Tonight I’ll finish reading Meg Wolitzer’s novel The Interestings. I teased my student assistants recently that I’d love to follow the trajectory of their lives over the next thirty years as Meg Wolitzer does her characters.In some ways I have been able to do that for past students, by comparing where they are now (as conveyed to me by Facebook, Linkedin, and campus visits) with the information I have kept in their advising folders—photos, letters, occasionally even a paper they wrote. Recently I was reunited with a former student (selfie available upon request) whose daughter might well be enrolling this year and might even be assigned to work with me. So many memories triggered by the Carroll chimes, familiar places, and familiar faces. Do feel free to share your Carroll Moments with me…
Below are some photos from a number of years ago. Precious Carroll moments which evoke a number of stories about you!
The transition to OS-X Yosemite seems to have resulted in minimum messups. A few incompatibility issues but none that warranted my reverting back to an earlier version. I really would do myself a service by committing to one browser (I favor Chrome) and a manageable number of regularly used browser extensions (say, 7 to 9 so that I would remember what they do!). In addition, I need to resist adding applications just because they are free and neat. Alternatively, since I seem to collect laptops and tablets, perhaps I should devote each to a different browser and sets of applications and extensions. Perhaps in the summer—though summer is a time to be outside.
I’m going through my applications that begin with “T” as a sip a cup of tea. I just rediscovered “Tapedeck” which I had forgotten about until recently the creators contacted me with news that they were thinking of revising it.
I seem to return to certain topics—like reducing virtual desk top clutter
. I am once again in the process of reviewing “applications”—I’ve installed (first on my Mac, then on my Ipads, then on my PC’s).I read a thoughtful piece in the New York Times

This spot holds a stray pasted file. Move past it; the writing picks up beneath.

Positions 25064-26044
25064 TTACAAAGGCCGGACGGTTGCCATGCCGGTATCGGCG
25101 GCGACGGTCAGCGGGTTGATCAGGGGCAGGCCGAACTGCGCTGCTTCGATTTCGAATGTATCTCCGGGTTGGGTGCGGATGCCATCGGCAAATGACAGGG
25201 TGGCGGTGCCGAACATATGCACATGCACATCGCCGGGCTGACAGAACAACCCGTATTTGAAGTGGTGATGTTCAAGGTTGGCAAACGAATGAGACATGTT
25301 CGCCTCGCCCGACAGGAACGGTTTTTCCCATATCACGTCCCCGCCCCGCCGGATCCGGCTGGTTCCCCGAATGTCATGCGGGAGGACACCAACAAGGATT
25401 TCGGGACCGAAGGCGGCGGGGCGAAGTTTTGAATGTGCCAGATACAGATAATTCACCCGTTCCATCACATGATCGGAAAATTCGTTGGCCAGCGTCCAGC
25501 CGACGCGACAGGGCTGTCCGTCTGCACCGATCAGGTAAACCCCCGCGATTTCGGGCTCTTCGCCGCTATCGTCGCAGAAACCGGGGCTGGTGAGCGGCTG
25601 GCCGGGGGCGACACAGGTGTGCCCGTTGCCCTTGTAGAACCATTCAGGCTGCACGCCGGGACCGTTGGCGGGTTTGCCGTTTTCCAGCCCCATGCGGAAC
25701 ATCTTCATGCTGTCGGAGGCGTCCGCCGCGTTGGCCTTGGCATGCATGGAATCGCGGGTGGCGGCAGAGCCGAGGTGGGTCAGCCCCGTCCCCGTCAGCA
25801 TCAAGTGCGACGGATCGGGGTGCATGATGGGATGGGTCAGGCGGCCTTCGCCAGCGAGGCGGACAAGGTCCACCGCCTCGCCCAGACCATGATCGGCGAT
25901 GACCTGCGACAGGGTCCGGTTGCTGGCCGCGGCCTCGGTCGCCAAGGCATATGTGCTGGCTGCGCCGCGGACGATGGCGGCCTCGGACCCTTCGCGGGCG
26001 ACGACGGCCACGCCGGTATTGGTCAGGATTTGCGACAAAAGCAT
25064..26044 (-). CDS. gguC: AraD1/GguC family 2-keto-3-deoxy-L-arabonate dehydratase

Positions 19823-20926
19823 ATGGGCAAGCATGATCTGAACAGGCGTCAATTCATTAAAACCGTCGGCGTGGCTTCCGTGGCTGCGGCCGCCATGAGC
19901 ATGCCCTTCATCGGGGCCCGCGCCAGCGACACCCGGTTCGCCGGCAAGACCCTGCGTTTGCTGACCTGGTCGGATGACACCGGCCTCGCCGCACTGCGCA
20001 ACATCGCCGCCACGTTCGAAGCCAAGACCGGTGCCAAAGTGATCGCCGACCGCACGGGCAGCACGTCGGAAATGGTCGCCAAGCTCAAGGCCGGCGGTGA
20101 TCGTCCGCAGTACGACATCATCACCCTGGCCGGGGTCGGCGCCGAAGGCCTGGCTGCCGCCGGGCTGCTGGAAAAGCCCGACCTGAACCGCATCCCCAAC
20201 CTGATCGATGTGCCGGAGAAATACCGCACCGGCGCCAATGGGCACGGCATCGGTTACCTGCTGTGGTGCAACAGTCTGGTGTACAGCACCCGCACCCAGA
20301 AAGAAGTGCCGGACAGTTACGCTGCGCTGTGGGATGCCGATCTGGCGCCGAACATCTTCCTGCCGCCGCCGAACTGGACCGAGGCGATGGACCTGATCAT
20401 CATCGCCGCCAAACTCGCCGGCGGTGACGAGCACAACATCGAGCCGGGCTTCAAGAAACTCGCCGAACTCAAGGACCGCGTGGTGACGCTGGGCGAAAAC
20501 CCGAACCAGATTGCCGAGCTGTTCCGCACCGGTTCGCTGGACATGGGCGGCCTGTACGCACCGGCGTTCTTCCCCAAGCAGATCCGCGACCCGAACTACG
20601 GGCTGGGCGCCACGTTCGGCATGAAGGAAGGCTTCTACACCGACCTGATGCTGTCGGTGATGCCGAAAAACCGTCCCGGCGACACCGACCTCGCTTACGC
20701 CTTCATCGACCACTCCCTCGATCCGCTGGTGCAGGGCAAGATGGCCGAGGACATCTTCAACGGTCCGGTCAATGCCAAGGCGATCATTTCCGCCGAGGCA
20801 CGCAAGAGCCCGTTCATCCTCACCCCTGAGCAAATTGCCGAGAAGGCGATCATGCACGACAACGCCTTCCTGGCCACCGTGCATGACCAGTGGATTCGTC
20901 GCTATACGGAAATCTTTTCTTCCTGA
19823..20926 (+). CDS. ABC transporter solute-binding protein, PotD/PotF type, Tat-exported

this morning suggesting that the urge to declutter or the perceptions of succeeding in the task may be misguided
.And I just ordered a copy of a revised Stephen Covey book to assist in my reordering my priorities
I have a goal of reducing the 37-years of accumulated office clutter by pulling together all the institutional research have done the past 37 years (thank you former research assistants) and combining it with present data collection processes. however, I am amused and annoyed to discover how technology sometimes makes data acquisition more difficult.
Right now two of my student research assistants are helping me pull together a blog piece dedicated to the Carroll alumni I have known as students across the past 37 years. Take a peak at a work in progress.
Let me know if you’d like a picture of you from year’s gone by. I’ll trade you for one of me OR of you today.
George Orwell fascinates me on a number of accounts—his mastery of language, his prescience, and his outlook about politics. While I was faculty president, I gave copies of his book to people as a reminder of the chilling threats and effects of totalitarianism and the dangers of doublespeak. Lewis Carroll, though more playful, also is masterful with language and with alerting us to the the dangers of when illogic becomes the norm and when language is misused and abused. I find my institution’s decisions a few year’s ago to redefine the word “department” in our Carroll argot and the changing of our name from “college” to “university” Humpty-Dumpty-like. And the “buzzwords” and evolving (sometime assaulting) lexicons creeping into our everyday discourse are painfully annoying, hinder communication and add many shades of gray to my beard. I am abuzz with buzzwords
- small talk
- Look here for more here: